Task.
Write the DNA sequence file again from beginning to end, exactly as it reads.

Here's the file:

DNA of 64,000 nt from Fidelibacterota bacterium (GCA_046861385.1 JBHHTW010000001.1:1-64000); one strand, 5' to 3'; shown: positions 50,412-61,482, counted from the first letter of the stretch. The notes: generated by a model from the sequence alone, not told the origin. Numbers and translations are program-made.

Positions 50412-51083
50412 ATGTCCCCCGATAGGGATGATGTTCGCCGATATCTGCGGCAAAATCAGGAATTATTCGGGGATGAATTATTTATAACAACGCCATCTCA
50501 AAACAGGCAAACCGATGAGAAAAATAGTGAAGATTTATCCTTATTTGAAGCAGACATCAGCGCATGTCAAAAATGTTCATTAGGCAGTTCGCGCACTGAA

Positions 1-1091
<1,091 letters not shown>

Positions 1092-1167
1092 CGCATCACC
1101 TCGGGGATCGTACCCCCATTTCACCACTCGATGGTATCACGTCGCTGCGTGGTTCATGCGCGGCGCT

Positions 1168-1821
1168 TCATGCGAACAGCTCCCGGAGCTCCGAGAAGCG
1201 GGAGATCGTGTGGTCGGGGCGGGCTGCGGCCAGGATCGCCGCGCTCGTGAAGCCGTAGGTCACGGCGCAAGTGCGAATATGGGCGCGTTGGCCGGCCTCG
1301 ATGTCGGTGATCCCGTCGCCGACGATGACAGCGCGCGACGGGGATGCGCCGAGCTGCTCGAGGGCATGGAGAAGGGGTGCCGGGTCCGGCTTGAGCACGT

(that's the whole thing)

DNA of 64,000 nt from Fidelibacterota bacterium (GCA_046861385.1 JBHHTW010000001.1:1-64000); one strand, 5' to 3'; shown: positions 50,412-61,482, counted from the first letter of the stretch. The notes: generated by a model from the sequence alone, not told the origin. Numbers and translations are program-made.

Positions 50412-51083
50412 ATGTCCCCCGATAGGGATGATGTTCGCCGATATCTGCGGCAAAATCAGGAATTATTCGGGGATGAATTATTTATAACAACGCCATCTCA
50501 AAACAGGCAAACCGATGAGAAAAATAGTGAAGATTTATCCTTATTTGAAGCAGACATCAGCGCATGTCAAAAATGTTCATTAGGCAGTTCGCGCACTGAA

Positions 1-1091
<1,091 letters not shown>

Positions 1092-1167
1092 CGCATCACC
1101 TCGGGGATCGTACCCCCATTTCACCACTCGATGGTATCACGTCGCTGCGTGGTTCATGCGCGGCGCT

Positions 1168-1821
1168 TCATGCGAACAGCTCCCGGAGCTCCGAGAAGCG
1201 GGAGATCGTGTGGTCGGGGCGGGCTGCGGCCAGGATCGCCGCGCTCGTGAAGCCGTAGGTCACGGCGCAAGTGCGAATATGGGCGCGTTGGCCGGCCTCG
1301 ATGTCGGTGATCCCGTCGCCGACGATGACAGCGCGCGACGGGGATGCGCCGAGCTGCTCGAGGGCATGGAGAAGGGGTGCCGGGTCCGGCTTGAGCACGT